Impartial Observation: Meditation in Action – The Antidote to Reactivity

Meditation, Stress

Since the beginning of time humans and been trying to work with their minds.

Before we can begin to look at impartial observation we have to begin by looking at two things. One is how the mind works and the second is reactivity. Let’s start with looking at the mind. How to do we deal with our thoughts. Do we have a busy mind? Many have believed that mediation was the answer to a busy mind and to some degree this is true. Usually though a person will have to meditation constantly and regularly for many, many years before the truly achieve a state of a quiet mind. Buddhist monks will meditate sometimes 10 hours a day for 10 to 20 years or more. Most of us can barely find 10 minutes in our day to meditate if that. Now I am not saying that sitting quietly for 10, 20 or an even an hour a day will not help. It can help a person get more in touch with their thoughts and help to increase overall awareness. This in itself can be a good starting point. But honestly what are we to do then since we cannot just go run off and live in a monastery or ashram?

Now let’s consider reactivity. What is it exactly? Reactivity is our immediate response to any given situation without thinking about how we respond. It happens automatically. What is happening though in that moment. We hear or read words. We make meaning from those words and unconsciously respond as though those words are real. We may get angry, feel sad or upset. But all that is happening is that we have responded to what we have read or what someone has said and had an uncontrolled response to it. We are not even fully aware of what is happening.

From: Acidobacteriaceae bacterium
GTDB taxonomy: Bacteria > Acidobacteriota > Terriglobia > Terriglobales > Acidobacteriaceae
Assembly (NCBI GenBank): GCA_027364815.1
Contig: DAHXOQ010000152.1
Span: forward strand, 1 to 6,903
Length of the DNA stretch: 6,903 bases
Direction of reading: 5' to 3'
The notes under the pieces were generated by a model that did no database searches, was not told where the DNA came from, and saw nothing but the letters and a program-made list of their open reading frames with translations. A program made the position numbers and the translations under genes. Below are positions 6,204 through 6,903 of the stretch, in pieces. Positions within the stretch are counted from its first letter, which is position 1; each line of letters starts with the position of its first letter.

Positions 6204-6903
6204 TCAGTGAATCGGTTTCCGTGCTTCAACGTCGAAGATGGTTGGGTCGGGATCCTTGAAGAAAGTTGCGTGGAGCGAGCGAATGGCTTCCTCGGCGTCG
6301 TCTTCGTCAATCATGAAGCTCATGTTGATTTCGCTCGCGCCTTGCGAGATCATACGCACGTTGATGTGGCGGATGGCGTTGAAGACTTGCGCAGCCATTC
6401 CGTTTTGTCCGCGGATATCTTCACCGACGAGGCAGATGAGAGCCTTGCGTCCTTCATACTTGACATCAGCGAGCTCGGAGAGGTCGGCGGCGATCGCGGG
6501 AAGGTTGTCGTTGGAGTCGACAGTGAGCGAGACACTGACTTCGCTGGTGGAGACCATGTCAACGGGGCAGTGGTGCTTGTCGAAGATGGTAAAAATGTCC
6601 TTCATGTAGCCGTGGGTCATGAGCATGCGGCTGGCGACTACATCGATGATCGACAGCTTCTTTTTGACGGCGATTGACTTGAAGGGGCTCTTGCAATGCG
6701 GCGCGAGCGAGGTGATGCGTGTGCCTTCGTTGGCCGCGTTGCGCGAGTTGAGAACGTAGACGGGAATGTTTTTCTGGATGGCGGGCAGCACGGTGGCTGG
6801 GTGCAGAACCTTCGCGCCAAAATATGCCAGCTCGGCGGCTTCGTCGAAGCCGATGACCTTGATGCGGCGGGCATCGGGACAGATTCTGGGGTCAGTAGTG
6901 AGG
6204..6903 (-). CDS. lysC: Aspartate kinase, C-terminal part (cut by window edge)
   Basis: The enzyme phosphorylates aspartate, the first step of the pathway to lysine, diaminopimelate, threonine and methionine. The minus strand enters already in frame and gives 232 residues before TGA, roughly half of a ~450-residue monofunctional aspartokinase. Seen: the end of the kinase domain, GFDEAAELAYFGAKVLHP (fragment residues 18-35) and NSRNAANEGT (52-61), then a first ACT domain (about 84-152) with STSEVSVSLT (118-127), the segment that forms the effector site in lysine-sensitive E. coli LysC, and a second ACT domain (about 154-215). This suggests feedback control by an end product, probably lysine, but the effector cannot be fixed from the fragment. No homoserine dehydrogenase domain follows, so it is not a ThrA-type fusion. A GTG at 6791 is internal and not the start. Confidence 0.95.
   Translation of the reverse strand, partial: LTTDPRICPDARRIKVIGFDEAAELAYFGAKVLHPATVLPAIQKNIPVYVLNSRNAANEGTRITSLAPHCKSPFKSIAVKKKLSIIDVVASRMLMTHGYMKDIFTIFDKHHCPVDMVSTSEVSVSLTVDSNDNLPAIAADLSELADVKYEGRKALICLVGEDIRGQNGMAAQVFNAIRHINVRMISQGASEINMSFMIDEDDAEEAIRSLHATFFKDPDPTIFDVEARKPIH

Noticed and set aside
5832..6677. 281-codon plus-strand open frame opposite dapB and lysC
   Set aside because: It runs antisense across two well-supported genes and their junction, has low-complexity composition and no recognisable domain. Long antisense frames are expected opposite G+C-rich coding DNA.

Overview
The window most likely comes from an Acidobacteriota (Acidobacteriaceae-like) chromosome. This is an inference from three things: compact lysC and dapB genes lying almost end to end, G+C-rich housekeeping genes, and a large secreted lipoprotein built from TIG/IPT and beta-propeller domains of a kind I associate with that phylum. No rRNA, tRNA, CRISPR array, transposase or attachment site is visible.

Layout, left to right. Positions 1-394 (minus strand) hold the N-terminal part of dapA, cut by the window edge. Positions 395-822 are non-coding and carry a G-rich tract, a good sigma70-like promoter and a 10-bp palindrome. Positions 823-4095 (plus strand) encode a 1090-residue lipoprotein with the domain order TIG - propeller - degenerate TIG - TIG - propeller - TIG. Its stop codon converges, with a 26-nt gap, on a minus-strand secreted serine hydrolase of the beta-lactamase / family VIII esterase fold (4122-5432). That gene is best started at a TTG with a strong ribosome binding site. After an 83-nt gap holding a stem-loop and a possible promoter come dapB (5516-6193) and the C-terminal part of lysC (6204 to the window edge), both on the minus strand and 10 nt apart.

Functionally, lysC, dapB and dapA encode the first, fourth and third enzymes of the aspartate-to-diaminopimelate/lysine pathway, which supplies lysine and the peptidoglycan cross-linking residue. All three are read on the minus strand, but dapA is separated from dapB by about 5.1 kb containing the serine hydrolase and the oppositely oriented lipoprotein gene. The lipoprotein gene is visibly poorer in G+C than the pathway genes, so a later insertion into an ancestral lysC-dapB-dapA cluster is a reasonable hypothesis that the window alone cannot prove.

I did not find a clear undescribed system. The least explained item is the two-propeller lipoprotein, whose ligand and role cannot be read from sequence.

Impartial observation is our ability to be aware. To be able to observe without judgement, criticism or evaluation. It is simply to witness. To observe what is. This is mediation in action. It is to look at a thought impartially. Until we do this we will continue to believe we are our thoughts. To truly be able to impartially observe is to recognize that you are not your thoughts. In the act of witnessing we can begin to gain distance on our thoughts and can begin to see them separate from us. This is the first step in helping us begin to see things as they are. Because if we are judging our thoughts or wanting them to be different then they are this is not seeing them as they are. To see things as they are is the beginning of accepting our reality as it is. Let me clarify one thing. Acceptance does not mean approval. It simply we accept what is happening in that moment. In this state our resistances start to diminish. We stop fighting with life when we accept where we are at. But there is something else very important that happens. In the act of impartially observing and having distance on our thoughts we become empowered to make a new choice. We now have the freedom to respond. A choice that is not being driven by our unconscious conditioning. In fact, to impartially observe begins to put a person in a new state of awareness.

As we develop our ability to impartially observe we can begin to see how our mind works. We can begin to observe our conditioning and beliefs.

If all a person did was impartially observe their entire life would be transformed. This is that powerful of a practice.